Mother’s Day for estranged mothers: Tending your heartache

by Sheri McGregor, M.A.

mother's day for estranged parents

It’s here again. Mother’s Day, arriving like a bunch of wilted flowers on a day you’d rather skip. You’re not up for it. Are any of us up for it? Us mothers whose children don’t want us?

I know, I know. You’re used to me coming up with something happy and bright. Some soothing words. A plan to get through the day and to transcend its sadness.

Well, I do. I have. I will.

But it’s okay to feel sad or angry or tired too. It’s okay to mourn the loss, to wish things were different, and admit you don’t like Mother’s Day.

Mother’s Day for estranged mothers: Tending the heartache

Mother’s Day for estranged mothers oftentimes comes with expectations. The day isn’t yours alone. For many of us there are other people—other sons and daughters, a spouse, other family members—who want us to be okay. They want to honor us on Mother’s Day. And some of us won’t feel good about ourselves if we don’t let them. If this is you, or even if you’re all alone for Mother’s Day, take the time to tend your heartache.

In acknowledging and tending to our hurt, we honor ourselves. That might then free us up to enjoy the way our loved ones want to honor us. Or to simply enjoy the day.

I’m not one to wallow. For many of us, wallowing isn’t practical. Follows is a list of ways to acknowledge the pain of estrangement on Mother’s Day in brief but meaningful ways—so you can then get on with your day. Use my suggestions as a jumping off point. You have good ideas and usually know what works best for you.

Use your words. Just identifying your feelings about the situation can help. Take five or ten minutes with pen and paper to identify how you feel. Don’t worry about thinking every thought through. Just write the words down. Recent studies indicate that just putting your feelings into words can help you feel better.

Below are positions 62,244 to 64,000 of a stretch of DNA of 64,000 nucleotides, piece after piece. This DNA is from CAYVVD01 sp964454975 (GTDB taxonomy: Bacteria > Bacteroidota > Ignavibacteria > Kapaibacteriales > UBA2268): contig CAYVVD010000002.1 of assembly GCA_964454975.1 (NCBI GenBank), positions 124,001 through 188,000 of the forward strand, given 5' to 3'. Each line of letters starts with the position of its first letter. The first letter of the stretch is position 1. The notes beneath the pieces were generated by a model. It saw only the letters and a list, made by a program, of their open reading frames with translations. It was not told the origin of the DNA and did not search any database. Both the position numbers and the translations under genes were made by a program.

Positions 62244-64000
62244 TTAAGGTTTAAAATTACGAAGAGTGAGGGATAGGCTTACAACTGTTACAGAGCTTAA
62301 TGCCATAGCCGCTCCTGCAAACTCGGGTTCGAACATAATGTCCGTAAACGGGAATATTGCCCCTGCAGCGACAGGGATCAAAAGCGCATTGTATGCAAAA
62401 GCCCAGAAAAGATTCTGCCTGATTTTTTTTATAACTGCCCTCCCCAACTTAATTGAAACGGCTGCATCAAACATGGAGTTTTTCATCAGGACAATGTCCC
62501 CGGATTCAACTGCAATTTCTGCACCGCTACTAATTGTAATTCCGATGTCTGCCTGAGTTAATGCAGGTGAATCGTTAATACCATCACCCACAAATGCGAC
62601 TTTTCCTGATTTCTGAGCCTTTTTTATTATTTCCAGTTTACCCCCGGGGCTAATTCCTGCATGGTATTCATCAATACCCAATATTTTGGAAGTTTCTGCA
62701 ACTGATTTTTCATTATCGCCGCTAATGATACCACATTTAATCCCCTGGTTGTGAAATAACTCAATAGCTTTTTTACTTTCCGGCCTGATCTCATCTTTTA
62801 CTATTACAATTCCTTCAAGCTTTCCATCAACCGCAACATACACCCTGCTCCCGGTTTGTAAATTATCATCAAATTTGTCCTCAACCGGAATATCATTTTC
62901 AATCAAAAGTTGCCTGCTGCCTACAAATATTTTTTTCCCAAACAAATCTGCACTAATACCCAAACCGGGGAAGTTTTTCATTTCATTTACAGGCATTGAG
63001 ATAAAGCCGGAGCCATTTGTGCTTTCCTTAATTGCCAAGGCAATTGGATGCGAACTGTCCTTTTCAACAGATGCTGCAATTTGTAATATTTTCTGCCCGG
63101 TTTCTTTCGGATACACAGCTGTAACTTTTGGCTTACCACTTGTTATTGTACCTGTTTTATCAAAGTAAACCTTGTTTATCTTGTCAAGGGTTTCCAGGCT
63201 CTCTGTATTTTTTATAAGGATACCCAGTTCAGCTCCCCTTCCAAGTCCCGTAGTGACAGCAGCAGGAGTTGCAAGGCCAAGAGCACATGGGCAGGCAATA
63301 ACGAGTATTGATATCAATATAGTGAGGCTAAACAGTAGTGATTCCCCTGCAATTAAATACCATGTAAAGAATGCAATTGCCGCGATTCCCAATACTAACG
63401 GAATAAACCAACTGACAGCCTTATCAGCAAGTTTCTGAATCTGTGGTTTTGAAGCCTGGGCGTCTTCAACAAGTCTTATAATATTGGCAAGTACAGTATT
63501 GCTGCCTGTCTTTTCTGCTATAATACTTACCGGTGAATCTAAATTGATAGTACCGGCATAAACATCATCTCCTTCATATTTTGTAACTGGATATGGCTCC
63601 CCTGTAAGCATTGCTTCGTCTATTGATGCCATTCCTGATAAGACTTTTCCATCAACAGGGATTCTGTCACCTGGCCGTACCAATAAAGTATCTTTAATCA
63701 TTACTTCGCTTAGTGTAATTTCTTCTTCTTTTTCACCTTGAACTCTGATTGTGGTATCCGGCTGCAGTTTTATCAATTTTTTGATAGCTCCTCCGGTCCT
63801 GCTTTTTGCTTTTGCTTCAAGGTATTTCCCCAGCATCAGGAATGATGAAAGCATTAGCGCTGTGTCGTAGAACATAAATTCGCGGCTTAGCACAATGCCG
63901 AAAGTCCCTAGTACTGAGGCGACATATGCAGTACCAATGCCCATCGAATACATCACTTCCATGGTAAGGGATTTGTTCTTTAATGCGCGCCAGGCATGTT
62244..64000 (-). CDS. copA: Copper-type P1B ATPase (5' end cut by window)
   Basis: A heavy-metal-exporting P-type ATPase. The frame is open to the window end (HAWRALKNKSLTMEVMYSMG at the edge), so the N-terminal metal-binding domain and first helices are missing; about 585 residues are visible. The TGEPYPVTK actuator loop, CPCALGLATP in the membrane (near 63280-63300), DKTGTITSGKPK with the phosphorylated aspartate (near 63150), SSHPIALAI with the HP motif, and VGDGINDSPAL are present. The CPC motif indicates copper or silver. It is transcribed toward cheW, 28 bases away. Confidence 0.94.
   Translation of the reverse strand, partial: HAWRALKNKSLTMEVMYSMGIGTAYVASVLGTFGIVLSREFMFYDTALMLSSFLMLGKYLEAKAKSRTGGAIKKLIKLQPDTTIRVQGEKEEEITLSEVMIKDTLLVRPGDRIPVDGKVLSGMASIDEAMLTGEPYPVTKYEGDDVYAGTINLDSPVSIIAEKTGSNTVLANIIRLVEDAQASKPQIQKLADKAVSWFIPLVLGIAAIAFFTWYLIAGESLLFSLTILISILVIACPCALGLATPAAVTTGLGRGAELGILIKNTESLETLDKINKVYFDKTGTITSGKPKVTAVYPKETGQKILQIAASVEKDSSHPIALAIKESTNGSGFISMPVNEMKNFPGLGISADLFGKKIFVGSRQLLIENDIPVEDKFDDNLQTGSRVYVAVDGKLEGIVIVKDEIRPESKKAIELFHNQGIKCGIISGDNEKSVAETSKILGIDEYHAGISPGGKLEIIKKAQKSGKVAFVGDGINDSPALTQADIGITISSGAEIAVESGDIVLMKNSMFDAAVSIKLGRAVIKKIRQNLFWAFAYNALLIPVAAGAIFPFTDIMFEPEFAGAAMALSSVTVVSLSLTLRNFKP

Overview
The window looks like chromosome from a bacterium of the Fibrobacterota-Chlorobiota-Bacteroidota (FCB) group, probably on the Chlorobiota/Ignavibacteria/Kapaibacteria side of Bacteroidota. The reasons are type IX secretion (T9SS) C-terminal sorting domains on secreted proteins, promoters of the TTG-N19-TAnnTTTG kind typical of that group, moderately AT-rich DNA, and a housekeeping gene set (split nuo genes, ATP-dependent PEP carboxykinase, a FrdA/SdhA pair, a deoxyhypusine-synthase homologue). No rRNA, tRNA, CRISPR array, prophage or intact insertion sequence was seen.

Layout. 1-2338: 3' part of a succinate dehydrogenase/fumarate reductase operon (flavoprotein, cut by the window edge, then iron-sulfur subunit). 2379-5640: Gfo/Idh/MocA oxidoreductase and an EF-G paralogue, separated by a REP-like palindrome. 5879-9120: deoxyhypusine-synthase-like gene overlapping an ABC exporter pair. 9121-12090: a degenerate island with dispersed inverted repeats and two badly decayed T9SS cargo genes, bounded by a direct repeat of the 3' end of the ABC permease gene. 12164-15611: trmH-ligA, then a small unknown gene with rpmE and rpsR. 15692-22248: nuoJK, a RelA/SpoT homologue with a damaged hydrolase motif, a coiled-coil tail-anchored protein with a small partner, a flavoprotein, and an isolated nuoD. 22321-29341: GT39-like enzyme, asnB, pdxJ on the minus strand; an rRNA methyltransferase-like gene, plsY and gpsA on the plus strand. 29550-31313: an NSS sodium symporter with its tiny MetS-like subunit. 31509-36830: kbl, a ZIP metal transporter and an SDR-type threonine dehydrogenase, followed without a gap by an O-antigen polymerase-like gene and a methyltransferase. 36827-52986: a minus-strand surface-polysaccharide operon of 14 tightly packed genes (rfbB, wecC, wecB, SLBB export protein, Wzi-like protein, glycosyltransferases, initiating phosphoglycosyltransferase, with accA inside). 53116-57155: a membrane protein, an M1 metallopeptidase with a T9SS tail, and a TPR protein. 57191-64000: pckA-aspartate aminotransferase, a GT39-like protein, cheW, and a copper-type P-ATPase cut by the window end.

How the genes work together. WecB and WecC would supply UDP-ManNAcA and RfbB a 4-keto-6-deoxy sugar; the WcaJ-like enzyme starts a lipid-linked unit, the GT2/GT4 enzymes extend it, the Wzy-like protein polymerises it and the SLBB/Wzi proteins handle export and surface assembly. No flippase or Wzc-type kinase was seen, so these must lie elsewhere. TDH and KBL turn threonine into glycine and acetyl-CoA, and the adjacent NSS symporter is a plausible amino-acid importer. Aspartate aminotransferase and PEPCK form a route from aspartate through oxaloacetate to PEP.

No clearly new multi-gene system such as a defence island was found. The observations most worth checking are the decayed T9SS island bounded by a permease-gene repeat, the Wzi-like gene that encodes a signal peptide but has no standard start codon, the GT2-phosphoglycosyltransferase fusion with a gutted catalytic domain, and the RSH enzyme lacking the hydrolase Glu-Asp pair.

You might be surprised that after the most obvious words,
ones you didn’t realize come out. mother's day for estranged mothersAcknowledging those feelings might help you to deal with them. For instance, if you would underline “pressured” (as in the picture), you might then drill down. Okay, so I’m feeling pressured. Why? Because everyone else wants me to be okay. They want me to be happy, go to eat, enjoy the flowers they bring. They’re tired of everything being about the estrangement, etc. Then you can decide what to do with that feelings.

I’m using that example because it’s one I’ve felt. Identifying the feeling allowed me to then realize why, and decide whether to bow to that feeling. For me, I did want to be okay for everyone. I did want those who honored me to know I appreciated them. Drilling down like that helped me to put on a happy face. And you know what? It was okay. There have been studies about how our actions can lead to the feelings we’re trying to portray. Besides, the day passes as days do. The hoopla ends The next day begins.

Maybe identifying that you feel pressured leads to a decision that’s right for you. My solution won’t fit everyone. Maybe you tell everyone you’re not up to celebrating Mother’s Day just now, and that you’re going away for the weekend. One client with a son who is semi-estranged decided this solution was best for her. Making a decision and then acting on it can be such a positive thing.

Perhaps you enlist the help of others to come up with a new tradition for the day. Or you brainstorm some other way to deal. It’s about recognizing your feelings and taking action to let those feelings help you—not about repressing them.

Honor the missing. In another article I wrote about holidays and how to manage them, I spoke of setting out a carved wooden bird my estranged son once gave me. Maybe you do something similar. Or maybe you talk to other family members, and allow them to express their sadness or anger or frustration, too.

Many of us have mothers we miss on Mother’s Day. For estranged mothers, the love we feel for our own mother or motherly figures needn’t be overshadowed by a son or daughter’s rejection. Could you set out a photograph of your deceased mother and/or grandmother—or honor them in other ways?